(iii) Potentially strong incentive effects to swing away from hiring people without qualifications to people with qualifications (whether needed for the job or not). Given that the ones with qualifications have already received a large education subsidy this is potentially unfair.

    (iv) Bluntening neccesary global migration responses. I dont believe this argument myself but it will get thrown out. Brian Lenihan senior once argued that there were too many people in the country. "We can't all live on a small island". Your proposals limits neccesary global restructuring.

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  7. Have a look at all the possebilities for getting more educated: masterstudies.com

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  8. Liam - belatedly, some responses:

    (i) Rough guestimate of costing. A bad scenario would see about 30,000 recent unemployed graduates so potential exposure of 360 million euro. This is not small beans. I am assuming that the previous commentator is mistaken in thinking you are suggesting that companies would be allowed to sell the voucher. I think Colm McCarthy would run over you with his car if this is a suggestion. We need to work out the actual number of these people who would be unemployed without this scheme as this clearly could be used as a counterbalancing saving.

    > Agreed: it could be a big 'outlay' in revenue foregone for the government - net of any savings - key assumption is likely unemployment rate for graduates (I'm guessing very high for now)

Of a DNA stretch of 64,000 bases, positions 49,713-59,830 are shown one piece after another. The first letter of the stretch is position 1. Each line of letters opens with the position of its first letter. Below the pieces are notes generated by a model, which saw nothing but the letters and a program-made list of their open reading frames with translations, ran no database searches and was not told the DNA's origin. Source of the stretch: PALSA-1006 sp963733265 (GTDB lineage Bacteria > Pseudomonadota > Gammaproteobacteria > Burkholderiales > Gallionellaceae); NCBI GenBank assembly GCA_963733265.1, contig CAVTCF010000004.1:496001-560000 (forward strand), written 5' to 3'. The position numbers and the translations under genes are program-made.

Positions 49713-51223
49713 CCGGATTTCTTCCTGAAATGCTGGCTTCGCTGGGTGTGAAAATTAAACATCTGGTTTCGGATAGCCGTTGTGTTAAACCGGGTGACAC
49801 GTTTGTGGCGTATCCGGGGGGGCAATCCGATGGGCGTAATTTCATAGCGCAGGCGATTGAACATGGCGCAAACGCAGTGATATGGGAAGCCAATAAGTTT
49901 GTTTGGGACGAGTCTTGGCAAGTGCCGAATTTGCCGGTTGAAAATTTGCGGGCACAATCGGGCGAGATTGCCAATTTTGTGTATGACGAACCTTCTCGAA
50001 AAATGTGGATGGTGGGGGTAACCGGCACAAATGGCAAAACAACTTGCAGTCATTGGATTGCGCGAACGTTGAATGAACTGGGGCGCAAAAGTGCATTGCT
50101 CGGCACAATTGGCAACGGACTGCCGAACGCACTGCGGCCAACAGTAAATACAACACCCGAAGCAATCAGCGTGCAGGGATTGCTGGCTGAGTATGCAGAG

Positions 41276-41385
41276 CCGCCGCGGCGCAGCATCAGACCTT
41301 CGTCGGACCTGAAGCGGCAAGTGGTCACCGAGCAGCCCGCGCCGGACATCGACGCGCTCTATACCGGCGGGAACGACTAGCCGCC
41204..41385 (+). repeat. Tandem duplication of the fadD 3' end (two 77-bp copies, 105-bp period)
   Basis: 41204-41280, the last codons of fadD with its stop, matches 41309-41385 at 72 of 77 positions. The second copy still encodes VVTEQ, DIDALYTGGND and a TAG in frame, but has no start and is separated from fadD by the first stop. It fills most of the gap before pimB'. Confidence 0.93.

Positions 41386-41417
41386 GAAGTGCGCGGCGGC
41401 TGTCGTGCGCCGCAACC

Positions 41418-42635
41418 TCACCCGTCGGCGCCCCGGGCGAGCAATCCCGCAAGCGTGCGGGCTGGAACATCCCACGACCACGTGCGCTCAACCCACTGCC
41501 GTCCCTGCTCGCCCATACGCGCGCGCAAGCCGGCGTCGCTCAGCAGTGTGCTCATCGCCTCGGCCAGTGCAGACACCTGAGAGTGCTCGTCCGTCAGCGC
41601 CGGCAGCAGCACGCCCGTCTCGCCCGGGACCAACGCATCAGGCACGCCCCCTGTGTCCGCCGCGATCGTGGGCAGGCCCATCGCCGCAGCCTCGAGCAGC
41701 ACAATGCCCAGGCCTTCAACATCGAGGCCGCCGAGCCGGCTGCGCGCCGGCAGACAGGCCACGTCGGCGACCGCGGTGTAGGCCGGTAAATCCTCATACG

(ii) I dont know what the legal issues are with respect to state support of industry. It would be worth thinking this through.

    > agreed: though its more of an anti tax on labour, reducing the costs of employing people - can't imagine even the eurocrats arguing too strongly against that one (and there must be tonnes of precedents)

    (iii) Potentially strong incentive effects to swing away from hiring people without qualifications to people with qualifications (whether needed for the job or not). Given that the ones with qualifications have already received a large education subsidy this is potentially unfair.

    > I doubt many employers will want to hire graduates when they usually hire non-graduates (who are cheaper anyway)

    (iv) Bluntening neccesary global migration responses. I dont believe this argument myself but it will get thrown out. Brian Lenihan senior once argued that there were too many people in the country. "We can't all live on a small island". Your proposals limits neccesary global restructuring.

    > indeed: but there really is nowhere for them to go right now, unless everyone takes remedial Mandarin and is prepared to work for 25% of what they could get on the dole!